I have been invited to give a keynote lecture on “Returning the spirit to acupuncture in China” at the BAcC conference on 26 September 2014, when I will be describing in greater detail the process by which the roots of five element acupuncture are being encouraged to grow steadily stronger in China.



Tuesday, May 27, 2014

The spacing of treatments: an art in itself

I have just spent a happy few days in Berlin with two very dedicated German five element acupuncturists, Christian and Thomas.  This was very stimulating, both culturally, because I saw more of Berlin on this, my second visit, and from an acupuncture point of view, as it always is. 

It was during a day spent looking at patients together that I was made aware once more of the importance of the question of the spacing of treatments as representing an essential, but often overlooked, aspect of how we help our patients.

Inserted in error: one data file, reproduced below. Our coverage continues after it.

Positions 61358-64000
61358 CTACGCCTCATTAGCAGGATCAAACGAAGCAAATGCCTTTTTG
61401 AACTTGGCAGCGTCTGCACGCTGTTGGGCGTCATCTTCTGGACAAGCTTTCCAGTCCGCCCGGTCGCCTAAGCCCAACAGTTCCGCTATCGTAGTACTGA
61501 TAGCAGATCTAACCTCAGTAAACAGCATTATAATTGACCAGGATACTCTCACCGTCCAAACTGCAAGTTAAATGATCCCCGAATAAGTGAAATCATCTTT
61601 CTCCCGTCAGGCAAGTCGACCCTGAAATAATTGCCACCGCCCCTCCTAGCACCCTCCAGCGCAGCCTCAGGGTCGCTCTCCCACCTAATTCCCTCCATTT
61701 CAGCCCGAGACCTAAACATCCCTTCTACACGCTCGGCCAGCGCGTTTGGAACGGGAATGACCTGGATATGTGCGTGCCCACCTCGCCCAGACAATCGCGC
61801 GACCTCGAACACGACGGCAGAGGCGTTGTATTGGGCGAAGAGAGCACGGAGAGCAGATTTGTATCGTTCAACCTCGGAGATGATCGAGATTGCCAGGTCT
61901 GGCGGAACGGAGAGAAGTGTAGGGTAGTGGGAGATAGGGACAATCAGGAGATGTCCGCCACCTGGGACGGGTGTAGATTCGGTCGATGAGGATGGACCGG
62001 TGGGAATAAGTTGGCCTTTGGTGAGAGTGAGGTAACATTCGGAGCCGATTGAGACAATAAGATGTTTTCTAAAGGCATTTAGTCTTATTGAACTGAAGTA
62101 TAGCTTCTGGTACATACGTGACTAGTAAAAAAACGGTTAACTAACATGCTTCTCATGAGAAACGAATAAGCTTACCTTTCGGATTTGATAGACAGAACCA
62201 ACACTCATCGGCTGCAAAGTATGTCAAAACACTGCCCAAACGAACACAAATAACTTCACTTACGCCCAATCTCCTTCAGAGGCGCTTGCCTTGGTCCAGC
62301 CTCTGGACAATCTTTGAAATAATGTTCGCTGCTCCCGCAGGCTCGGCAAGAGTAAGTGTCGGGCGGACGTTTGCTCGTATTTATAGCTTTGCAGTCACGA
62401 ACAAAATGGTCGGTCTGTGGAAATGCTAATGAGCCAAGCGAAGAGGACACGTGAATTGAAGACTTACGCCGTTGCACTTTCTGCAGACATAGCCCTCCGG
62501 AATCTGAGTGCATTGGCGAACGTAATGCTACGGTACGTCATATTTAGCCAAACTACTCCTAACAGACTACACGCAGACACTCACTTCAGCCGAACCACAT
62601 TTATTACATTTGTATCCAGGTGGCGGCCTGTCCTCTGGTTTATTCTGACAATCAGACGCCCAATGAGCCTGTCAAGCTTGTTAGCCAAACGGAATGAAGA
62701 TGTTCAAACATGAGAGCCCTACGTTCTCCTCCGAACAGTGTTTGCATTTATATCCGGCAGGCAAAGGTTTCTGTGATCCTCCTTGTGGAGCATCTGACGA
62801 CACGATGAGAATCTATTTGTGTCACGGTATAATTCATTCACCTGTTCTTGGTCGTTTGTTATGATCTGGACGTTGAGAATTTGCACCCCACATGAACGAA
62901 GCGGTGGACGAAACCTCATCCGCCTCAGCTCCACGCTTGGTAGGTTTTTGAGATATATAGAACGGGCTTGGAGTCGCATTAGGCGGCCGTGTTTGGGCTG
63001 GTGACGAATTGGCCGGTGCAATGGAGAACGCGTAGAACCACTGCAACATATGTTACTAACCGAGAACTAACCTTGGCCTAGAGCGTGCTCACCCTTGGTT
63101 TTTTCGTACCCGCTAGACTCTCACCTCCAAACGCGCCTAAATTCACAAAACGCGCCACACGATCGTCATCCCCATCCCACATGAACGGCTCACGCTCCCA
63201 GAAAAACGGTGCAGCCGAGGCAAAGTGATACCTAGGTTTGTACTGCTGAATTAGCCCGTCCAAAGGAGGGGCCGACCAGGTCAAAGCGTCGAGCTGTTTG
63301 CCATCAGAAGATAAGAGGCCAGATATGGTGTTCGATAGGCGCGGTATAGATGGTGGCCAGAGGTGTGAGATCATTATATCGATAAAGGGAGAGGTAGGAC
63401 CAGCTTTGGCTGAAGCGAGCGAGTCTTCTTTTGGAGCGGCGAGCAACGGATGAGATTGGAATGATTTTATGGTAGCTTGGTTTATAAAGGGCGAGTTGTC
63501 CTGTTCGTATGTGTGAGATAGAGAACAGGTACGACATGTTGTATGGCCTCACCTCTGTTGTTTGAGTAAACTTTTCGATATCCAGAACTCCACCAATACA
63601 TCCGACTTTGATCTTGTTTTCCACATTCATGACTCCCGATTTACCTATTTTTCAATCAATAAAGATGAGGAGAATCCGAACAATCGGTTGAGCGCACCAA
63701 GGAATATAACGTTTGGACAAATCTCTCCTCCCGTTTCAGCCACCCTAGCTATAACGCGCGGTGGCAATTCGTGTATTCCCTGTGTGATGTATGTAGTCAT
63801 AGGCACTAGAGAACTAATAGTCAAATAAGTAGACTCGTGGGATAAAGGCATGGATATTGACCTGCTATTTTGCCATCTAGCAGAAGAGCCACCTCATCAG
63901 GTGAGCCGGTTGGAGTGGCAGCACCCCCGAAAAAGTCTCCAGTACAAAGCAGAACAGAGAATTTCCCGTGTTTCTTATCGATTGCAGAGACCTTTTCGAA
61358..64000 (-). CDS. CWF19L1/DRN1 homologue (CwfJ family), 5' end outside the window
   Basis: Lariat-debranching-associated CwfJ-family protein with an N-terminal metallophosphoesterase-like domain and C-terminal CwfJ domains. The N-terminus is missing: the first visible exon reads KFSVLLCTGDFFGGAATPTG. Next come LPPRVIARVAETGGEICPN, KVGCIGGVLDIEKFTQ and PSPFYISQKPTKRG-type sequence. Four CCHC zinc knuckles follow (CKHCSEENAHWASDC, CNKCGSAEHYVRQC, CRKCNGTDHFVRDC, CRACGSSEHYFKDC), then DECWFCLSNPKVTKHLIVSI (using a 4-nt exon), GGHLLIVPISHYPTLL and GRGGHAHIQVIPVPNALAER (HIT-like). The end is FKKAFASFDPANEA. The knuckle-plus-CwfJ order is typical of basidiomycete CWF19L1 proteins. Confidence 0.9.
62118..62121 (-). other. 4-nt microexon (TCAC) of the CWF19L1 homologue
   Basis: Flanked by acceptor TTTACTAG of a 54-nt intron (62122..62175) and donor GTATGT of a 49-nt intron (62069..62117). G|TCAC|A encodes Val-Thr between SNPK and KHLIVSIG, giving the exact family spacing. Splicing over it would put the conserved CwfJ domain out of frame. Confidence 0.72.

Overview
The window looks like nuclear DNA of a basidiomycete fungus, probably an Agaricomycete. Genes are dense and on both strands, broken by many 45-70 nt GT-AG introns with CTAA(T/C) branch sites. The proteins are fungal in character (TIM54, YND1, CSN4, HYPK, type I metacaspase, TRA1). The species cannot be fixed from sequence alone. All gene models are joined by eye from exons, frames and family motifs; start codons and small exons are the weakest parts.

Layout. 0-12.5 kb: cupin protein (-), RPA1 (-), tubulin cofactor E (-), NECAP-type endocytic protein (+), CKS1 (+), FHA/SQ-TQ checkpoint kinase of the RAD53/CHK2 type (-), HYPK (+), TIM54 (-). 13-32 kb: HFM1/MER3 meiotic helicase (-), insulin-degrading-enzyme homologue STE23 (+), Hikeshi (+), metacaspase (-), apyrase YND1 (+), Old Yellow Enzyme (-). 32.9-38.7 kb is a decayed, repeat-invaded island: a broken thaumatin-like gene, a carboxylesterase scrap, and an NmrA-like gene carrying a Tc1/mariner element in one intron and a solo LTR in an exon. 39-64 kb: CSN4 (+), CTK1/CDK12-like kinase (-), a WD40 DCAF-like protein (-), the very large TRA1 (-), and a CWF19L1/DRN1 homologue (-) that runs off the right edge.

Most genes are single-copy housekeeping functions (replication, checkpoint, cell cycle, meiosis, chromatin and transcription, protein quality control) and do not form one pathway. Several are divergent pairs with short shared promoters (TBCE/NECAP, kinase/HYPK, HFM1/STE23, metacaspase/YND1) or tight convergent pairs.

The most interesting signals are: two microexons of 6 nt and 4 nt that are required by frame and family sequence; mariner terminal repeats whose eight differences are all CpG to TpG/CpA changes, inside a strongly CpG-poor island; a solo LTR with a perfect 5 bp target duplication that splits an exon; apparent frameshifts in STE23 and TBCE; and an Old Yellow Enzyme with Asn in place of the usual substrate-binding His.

I don’t think that we pay enough attention to this in the normal course of events.  At the start of a patient’s treatment I expect we all tend to give them a number of weekly treatments, normally something like six or so, and then we tend to space treatments more widely from once every 2-3 weeks to monthly and eventually to once a season and less.  It is what happens as we move further on in treatment that problems can arise.  I was made aware of this again by one of the questions I was asked.  How was the practitioner to deal with a patient who, he said, “insisted” on weekly treatments whilst also maintaining that treatment was not helping him in any way.